The Guthrie Theater's special sign-language performances of "A Christmas Carol" were in the rearview mirror when Hunter Gullickson got a phone call recently: Could the Guthrie provide an interpreter for a single hearing-impaired student to see the show?
He didn't blink. He quickly put a three-person team together — one interpreter for a preshow session to help the student get familiar with the set and props, and two more to relay the performance.
Gullickson is the theater's access manager. His job is to make sure that patrons with special needs can experience the 30 or so plays, musicals, concerts and other offerings at the Guthrie each year.
He views it as a calling — an opportunity to "fulfill a desire."
That's especially important during the holidays, as "A Christmas Carol" draws tens of thousands of people to the riverfront theater.
Honored last year by the Ordway Center's Sally Awards for helping people with special needs to partake in cultural amenities, Gullickson heartily oversees the Guthrie's efforts to accommodate patrons with vision or hearing issues, service dogs or wheelchairs. The Guthrie recently staged its first "relaxed performance" aimed at theatergoers with autism or dementia.
Disability advocates know him well.
"What makes Hunter so special is that he goes above and beyond the letter of the law to serve us," said Rachel Parker, a retired disability advocate who lost her vision decades ago and is a frequent user of the theater's audio description service.
"If a school is supposed to make programs accessible to students with disabilities — say, blindness — they might put things on tape and say it's accessible. They don't say to the person: What would be your preference? Hunter does that. And he'll get the program on tape, but also in Braille."
Gullickson is well-versed in the art of assisted listening devices that clarify sound and cut down on ambient noises. He stays up to date on the latest open captioning technology. He trains audio describers in how to effectively translate plays to help vision-impaired patrons picture the costumes, scenery and action of a show.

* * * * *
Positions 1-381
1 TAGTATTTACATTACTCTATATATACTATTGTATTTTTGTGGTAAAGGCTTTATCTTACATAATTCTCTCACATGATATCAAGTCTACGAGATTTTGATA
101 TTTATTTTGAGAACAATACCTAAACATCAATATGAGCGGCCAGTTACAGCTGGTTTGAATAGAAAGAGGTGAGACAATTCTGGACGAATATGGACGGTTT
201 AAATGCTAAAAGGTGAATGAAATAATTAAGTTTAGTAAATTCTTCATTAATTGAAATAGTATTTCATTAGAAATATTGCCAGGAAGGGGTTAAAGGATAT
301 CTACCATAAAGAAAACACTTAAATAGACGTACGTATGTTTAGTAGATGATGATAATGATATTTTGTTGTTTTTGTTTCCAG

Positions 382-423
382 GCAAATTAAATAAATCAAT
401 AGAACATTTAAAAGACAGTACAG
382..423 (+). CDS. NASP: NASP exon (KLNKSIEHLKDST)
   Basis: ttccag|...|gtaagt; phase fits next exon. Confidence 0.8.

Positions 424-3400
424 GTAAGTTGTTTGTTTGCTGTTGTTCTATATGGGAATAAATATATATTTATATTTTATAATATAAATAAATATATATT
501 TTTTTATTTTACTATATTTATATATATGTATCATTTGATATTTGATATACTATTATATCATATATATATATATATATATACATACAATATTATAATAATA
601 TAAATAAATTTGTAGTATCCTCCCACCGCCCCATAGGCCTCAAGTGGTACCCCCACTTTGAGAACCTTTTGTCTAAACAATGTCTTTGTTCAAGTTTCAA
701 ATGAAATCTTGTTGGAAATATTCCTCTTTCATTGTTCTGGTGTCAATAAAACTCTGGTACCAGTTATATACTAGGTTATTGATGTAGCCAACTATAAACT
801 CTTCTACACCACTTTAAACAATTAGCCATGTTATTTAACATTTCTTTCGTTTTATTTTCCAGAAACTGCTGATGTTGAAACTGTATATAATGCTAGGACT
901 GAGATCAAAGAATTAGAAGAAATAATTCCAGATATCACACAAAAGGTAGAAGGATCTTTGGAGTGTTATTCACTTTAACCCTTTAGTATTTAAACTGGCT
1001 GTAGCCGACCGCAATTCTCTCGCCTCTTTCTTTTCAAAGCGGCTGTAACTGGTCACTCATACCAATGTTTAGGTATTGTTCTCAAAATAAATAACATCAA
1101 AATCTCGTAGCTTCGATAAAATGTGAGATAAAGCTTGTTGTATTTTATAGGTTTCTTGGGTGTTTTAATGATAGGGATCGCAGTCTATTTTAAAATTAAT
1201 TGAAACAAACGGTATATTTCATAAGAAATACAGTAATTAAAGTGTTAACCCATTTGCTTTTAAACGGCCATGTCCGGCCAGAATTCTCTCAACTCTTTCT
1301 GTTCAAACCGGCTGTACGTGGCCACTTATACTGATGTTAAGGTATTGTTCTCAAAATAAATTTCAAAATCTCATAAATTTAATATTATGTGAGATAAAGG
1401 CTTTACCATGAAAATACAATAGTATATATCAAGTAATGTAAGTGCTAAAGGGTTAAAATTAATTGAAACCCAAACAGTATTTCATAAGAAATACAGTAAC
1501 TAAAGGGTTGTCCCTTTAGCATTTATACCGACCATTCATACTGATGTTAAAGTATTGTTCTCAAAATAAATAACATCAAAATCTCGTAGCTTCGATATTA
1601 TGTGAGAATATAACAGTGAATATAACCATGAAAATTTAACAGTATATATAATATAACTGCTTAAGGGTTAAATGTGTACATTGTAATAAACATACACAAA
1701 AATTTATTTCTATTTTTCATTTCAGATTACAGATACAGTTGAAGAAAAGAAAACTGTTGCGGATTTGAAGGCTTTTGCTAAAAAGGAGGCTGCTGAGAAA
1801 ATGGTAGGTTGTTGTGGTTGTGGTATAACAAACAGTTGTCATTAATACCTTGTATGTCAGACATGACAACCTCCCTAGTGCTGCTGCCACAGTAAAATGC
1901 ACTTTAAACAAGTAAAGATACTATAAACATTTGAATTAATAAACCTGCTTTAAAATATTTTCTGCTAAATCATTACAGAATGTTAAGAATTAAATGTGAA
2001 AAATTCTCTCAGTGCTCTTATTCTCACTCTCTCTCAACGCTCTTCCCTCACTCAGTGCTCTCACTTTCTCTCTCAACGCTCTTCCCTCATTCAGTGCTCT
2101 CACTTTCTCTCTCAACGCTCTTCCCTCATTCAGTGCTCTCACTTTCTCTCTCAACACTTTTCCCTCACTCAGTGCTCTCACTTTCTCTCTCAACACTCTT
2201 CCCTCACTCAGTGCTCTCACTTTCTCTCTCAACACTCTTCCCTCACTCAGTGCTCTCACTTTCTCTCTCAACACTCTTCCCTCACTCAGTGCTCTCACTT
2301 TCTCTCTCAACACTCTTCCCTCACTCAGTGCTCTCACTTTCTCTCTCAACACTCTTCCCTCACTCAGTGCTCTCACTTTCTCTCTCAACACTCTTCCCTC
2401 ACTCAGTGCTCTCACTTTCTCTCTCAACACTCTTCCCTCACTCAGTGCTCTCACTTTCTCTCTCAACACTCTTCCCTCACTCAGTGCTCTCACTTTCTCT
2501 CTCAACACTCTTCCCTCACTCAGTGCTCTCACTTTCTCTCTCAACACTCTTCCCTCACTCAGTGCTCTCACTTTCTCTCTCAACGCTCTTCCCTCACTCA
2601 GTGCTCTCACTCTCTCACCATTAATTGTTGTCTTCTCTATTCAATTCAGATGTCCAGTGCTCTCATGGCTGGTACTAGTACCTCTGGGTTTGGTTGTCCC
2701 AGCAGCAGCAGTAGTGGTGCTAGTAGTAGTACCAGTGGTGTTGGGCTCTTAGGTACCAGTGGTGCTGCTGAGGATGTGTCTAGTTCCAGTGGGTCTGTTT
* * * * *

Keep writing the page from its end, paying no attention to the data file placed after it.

A quiet, self-effacing introvert, Gullickson avoids the limelight. And he is reluctant to talk about his growing reputation and the honors that have come to the Guthrie for its leadership in this area. Recently, the University of Minnesota honored him and Sue Kotila, the theater's director of visitor services, for their work.
But his influence reaches the whole community, said Jon Skaalen of VSA Minnesota, a nonprofit that works to make art more accessible for people with disabilities. "The Guthrie was an early adopter. But Hunter has taken it to a whole new level."
The theater lends or rents its equipment to about 50 organizations in the Twin Cities.
"The Guthrie provides the little suitcases with a dozen audio description receivers for cheap or nothing," Skaalen said. "It's one of those services that the Guthrie and Hunter wouldn't talk about, but it's a huge resource for groups in the community that can't spend a thousand bucks for that equipment. They are easily the best resource in town for accessibility."
His light bulb moment
Gullickson gently deflects these words of praise: "It's how it should be."
"This is not something that we do because it's special, but because it's ordinary," he said. "Everyone should have access to what we have to offer."
Gullickson, 39, came to his calling in a roundabout way. Growing up as the middle of three children in Altoona, Wis., a town built around a railroad stop and known today for a man-made lake of the same name, he thought he might go into music.
He started playing in drum-and-bugle corps in grade school — and still does today, drumming for competitive bagpipers — then got hooked on theater during his freshman year at Hamline University. He got an internship in the Guthrie's box office.
He loved to see the light in patrons' eyes when they picked up their tickets. He also learned to de-escalate situations and calm down upset patrons.
As he saw it, people came to the theater in search of a transporting or entertaining experience. His job was to usher them there.
"All of this is service work — it's about taking care of people," he said.
Gullickson rose to box office manager before becoming head of accessibility services 10 years ago.
He likes to focus on service as a way of extending grace. It's a flip side to a haunting loss. He and his wife, Guthrie props manager Sarah Gullickson, are raising two children. But they lost a son who was stillborn. And a few years ago, his younger brother died by suicide.
Tragedies "are part of life," he said. But they also fuel his passion as a proselytizer for ensuring the civil rights of those with disabilities.
"It's pretty simple," he said. "Do what you can to help people realize their goals or dreams."